Vessel wall-derived endothelial cells rapidly proliferate because they contain a complete hierarchy of endothelial progenitor cells

Department of Biochemistry and Molecular Biology, Indiana University-Purdue University Indianapolis, Indianapolis, Indiana, United States
Blood (Impact Factor: 9.78). 05/2005; 105(7):2783-6. DOI: 10.1182/blood-2004-08-3057
Source: PubMed

ABSTRACT Endothelial progenitor cells (EPCs) can be isolated from adult peripheral and umbilical cord blood and expanded exponentially ex vivo. In contrast, human umbilical vein endothelial cells (HUVECs) or human aortic endothelial cells (HAECs) derived from vessel walls are widely considered to be differentiated, mature endothelial cells (ECs). However, similar to adult- and cord blood-derived EPCs, HUVECs and HAECs derived from vessel walls can be passaged for at least 40 population doublings in vitro. Based on this paradox, we tested whether EPCs reside in HUVECs or HAECs utilizing a novel single cell deposition assay that discriminates EPCs based on their proliferative and clonogenic potential. We demonstrate that a complete hierarchy of EPCs can be identified in HUVECs and HAECs derived from vessel walls and discriminated by their clonogenic and proliferative potential. This study provides evidence that a diversity of EPCs exists in human vessels and provides a conceptual framework for determining both the origin and function of EPCs in maintaining vessel integrity.

1 Follower
  • Source
    [Show abstract] [Hide abstract]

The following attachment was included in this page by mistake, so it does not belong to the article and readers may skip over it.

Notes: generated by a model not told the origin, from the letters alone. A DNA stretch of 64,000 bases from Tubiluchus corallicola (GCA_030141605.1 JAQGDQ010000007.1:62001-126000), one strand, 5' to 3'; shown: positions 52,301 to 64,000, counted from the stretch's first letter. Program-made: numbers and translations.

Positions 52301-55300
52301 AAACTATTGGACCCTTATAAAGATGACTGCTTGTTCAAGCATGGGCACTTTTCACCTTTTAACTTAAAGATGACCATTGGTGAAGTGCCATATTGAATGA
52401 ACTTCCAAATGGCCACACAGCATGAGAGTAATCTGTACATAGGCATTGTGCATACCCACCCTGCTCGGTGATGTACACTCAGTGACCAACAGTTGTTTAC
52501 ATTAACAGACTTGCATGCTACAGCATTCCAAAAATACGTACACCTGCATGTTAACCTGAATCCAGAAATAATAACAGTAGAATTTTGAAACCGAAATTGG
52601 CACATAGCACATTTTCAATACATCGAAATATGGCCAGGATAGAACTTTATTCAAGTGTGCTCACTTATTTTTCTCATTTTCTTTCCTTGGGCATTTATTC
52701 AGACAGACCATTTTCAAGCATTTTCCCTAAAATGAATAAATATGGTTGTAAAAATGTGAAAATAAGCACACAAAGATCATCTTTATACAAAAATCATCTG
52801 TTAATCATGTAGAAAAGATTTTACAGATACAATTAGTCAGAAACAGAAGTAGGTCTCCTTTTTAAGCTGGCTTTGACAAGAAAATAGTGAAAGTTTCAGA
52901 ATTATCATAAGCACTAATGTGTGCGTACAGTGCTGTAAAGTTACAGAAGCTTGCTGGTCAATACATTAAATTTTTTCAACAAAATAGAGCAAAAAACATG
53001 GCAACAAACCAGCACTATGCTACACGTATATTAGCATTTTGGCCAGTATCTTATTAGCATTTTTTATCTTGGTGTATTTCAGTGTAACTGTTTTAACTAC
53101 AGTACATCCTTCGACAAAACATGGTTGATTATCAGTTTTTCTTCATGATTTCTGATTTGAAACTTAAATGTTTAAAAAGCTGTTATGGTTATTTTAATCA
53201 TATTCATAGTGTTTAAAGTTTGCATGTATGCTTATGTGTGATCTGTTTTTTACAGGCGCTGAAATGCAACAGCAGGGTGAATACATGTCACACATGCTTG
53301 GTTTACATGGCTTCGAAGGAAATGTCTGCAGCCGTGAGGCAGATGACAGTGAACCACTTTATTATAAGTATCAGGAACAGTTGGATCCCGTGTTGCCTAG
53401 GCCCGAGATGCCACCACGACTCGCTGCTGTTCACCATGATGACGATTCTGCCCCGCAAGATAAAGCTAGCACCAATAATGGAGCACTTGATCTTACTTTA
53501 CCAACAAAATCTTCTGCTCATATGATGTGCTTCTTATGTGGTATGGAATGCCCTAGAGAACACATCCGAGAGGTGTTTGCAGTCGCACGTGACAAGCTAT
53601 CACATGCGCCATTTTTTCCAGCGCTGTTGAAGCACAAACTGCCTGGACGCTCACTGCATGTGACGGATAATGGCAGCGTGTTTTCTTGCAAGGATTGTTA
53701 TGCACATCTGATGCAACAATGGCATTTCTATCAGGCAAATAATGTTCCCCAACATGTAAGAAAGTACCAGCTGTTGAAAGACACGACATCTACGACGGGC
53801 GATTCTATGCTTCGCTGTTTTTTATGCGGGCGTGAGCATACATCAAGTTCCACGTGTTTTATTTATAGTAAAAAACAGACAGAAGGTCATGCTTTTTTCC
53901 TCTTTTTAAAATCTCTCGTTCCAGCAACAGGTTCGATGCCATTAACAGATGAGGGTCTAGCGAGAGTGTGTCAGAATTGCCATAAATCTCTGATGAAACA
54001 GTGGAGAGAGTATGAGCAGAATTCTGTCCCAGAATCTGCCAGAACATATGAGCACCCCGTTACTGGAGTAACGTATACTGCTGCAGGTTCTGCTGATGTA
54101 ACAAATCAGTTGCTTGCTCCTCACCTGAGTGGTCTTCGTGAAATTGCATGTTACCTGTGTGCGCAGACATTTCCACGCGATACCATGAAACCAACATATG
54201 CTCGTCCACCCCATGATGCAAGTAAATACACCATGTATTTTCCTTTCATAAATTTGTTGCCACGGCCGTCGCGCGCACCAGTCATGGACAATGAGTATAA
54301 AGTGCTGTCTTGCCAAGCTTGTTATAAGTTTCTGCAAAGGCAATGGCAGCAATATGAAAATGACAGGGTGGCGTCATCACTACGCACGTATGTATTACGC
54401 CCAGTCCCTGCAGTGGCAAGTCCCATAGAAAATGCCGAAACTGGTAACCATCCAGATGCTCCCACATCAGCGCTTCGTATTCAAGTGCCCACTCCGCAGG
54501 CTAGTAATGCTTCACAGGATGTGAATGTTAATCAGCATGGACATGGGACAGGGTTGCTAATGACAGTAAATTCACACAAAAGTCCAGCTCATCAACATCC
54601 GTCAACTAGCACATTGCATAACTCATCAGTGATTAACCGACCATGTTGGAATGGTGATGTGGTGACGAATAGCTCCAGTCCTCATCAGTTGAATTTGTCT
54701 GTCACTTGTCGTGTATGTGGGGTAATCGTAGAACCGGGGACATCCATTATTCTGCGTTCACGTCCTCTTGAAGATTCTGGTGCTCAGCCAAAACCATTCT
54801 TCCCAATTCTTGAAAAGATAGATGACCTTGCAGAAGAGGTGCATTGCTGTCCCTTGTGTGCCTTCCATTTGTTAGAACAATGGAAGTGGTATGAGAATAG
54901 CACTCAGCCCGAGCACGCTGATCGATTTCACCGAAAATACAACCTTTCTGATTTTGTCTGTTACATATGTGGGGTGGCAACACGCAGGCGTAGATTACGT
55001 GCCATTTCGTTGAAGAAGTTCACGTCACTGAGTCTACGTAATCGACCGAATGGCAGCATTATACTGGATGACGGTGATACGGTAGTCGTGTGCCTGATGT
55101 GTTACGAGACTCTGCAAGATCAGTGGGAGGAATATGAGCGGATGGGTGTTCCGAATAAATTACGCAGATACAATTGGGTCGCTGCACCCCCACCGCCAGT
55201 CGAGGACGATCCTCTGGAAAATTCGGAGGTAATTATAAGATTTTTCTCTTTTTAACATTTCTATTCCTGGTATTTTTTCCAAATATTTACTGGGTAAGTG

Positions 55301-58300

ABSTRACT: Pulmonary arterial hypertension (PAH) contributes to poor outcomes in diverse diseases in newborns, infants, and children. Many aspects of pediatric PAH parallel the pathophysiology and disease courses observed in adult patients; however, critical maturational differences exist that contribute to distinct outcomes and therapeutic responses in children. In comparison with adult PAH, disruption of lung vascular growth and development, or angiogenesis, plays an especially prominent role in the pathobiology of pediatric PAH. In children, abnormalities of lung vascular development have consequences well beyond the adverse hemodynamic effects of PAH alone. The developing endothelium also plays critical roles in development of the distal airspace, establishing lung surface area for gas exchange and maintenance of lung structure throughout postnatal life through angiocrine signaling. Impaired functional and structural adaptations of the pulmonary circulation during the transition from fetal to postnatal life contribute significantly to poor outcomes in such disorders as persistent pulmonary hypertension of the newborn, congenital diaphragmatic hernia, bronchopulmonary dysplasia, Down syndrome, and forms of congenital heart disease. In addition, several studies support the hypothesis that early perinatal events that alter lung vascular growth or function may set the stage for increased susceptibility to PAH in adult patients ("fetal programming"). Thus, insights into basic mechanisms underlying unique features of the developing pulmonary circulation, especially as related to preservation of endothelial survival and function, may provide unique therapeutic windows and distinct strategies to improve short- and long-term outcomes of children with PAH.